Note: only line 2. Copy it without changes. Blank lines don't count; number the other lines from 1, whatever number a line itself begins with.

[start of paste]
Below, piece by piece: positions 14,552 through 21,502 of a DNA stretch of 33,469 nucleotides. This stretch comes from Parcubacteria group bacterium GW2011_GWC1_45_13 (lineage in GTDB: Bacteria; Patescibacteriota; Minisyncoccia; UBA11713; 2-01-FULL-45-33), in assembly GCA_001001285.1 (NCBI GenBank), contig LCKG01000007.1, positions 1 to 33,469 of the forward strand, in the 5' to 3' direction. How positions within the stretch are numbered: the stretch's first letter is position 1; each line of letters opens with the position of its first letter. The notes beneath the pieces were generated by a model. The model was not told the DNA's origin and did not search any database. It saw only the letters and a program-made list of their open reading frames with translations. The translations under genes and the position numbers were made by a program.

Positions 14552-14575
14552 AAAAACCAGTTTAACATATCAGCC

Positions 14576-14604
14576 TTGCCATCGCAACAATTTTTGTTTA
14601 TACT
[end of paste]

Positions 14552-14575